Here is how the story goes. Abraham sent his servant to look for a wife for his son Isaac. When the servant saw a young woman drawing water from a well, he asked for some. She – Rebekah – hurried to give him a drink and then, without further prompting, went on to draw water for his 10 camels. (A thirsty camel can drink as much as 30 gallons of water!) This was the sign of unselfish generosity that the servant was looking for in the woman who would marry Isaac.
Rebekah certainly had a giving nature, but we can all express this spirit of selflessness. Love is not a personal ability, bestowed on some more than others. The more love we give, the more love feels like divine grace, rather than being created by human effort. Mary Baker Eddy, the Discoverer of Christian Science and the Leader of the church she founded, wrote about the effect love has on us: “Love enriches the nature, enlarging, purifying, and elevating it” (“Science and Health with Key to the Scriptures,” p. 57).
What’s behind this uplifting power is God, divine Love itself – and our true, spiritual identity as Love’s reflection. The Bible traces the love we express to its divine source: “God is love; and he that dwelleth in love dwelleth in God, and God in him” (I John 4:16).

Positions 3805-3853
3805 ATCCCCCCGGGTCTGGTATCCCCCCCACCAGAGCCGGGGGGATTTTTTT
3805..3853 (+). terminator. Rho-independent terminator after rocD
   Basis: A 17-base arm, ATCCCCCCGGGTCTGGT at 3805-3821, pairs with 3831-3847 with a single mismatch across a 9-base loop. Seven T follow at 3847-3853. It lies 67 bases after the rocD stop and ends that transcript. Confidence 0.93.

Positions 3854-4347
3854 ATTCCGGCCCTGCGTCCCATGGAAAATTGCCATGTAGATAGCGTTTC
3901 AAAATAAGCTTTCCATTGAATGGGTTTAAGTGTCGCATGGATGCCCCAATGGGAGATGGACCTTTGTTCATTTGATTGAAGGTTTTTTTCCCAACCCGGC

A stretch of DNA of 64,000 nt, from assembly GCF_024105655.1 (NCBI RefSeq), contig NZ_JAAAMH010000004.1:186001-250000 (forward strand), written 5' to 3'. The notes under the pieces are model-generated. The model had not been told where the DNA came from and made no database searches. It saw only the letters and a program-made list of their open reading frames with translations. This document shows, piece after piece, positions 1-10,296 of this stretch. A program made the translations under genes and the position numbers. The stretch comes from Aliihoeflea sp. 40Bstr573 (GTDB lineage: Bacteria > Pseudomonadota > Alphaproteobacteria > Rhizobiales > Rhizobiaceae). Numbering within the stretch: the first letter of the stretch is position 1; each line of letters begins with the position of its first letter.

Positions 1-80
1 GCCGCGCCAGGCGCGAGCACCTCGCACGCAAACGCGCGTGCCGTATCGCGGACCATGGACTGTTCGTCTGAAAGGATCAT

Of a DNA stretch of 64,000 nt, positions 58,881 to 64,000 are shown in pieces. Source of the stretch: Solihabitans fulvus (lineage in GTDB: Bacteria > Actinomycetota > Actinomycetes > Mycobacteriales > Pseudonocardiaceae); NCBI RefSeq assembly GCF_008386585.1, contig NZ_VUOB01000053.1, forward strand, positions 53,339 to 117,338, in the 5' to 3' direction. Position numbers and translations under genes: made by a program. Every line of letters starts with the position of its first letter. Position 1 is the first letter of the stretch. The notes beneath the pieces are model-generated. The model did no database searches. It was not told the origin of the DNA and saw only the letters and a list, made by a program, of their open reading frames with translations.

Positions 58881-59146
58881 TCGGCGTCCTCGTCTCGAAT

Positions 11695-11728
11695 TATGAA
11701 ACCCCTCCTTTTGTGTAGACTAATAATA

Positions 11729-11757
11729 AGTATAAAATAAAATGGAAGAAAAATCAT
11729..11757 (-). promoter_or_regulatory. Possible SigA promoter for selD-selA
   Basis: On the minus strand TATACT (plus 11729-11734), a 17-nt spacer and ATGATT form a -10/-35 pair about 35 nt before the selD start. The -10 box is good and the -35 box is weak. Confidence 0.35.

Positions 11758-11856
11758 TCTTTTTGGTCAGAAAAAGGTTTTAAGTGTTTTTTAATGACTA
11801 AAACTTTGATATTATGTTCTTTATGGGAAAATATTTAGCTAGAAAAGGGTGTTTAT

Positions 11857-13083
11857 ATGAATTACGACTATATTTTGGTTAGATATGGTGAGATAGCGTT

“Dwelling” in God, Love, was very familiar to Christ Jesus. He loved in the fullest way, expressing compassion and forgiveness not only to dear friends but also to his enemies. This doesn’t mean he gave in to unacceptable behavior; his love sometimes led to rebukes that paved the way for healing. He was true to his nature as the Son of God, divine Love. We, too, are being true to what we are as God’s spiritual child when we let divine Love lead us, perhaps prompting us to show appreciation for our husband or wife, be attentive to a spouse’s needs, or be patient and forgiving – and to find divine Love enabling us to stand up to wrong behavior for the purpose of healing.
There are times when a married couple must reach deep for the love it takes to continue together. Our endurance or kindness might seem too meager for the challenges that a marriage faces. But God is always present to lift our thought to His fullness and infinite love, and loosen the grasp of fear or resentment – and bring healing to the relationship when needed. Each inspired act of love, no matter how small, evidences that God is upholding all that is good in a marriage.
The world can use all the love that marriage can contribute. It is such a good place to nurture each other and a family, bearing witness to the power of divine Love to bring out the best in one another.
Thank you for reading today. Come back tomorrow. Among the stories we’re working on: One fact made clear after London’s devastating Grenfell fire is that the working poor are finding fewer footholds in a city of global wealth, rapid gentrification, and a shrinking welfare state.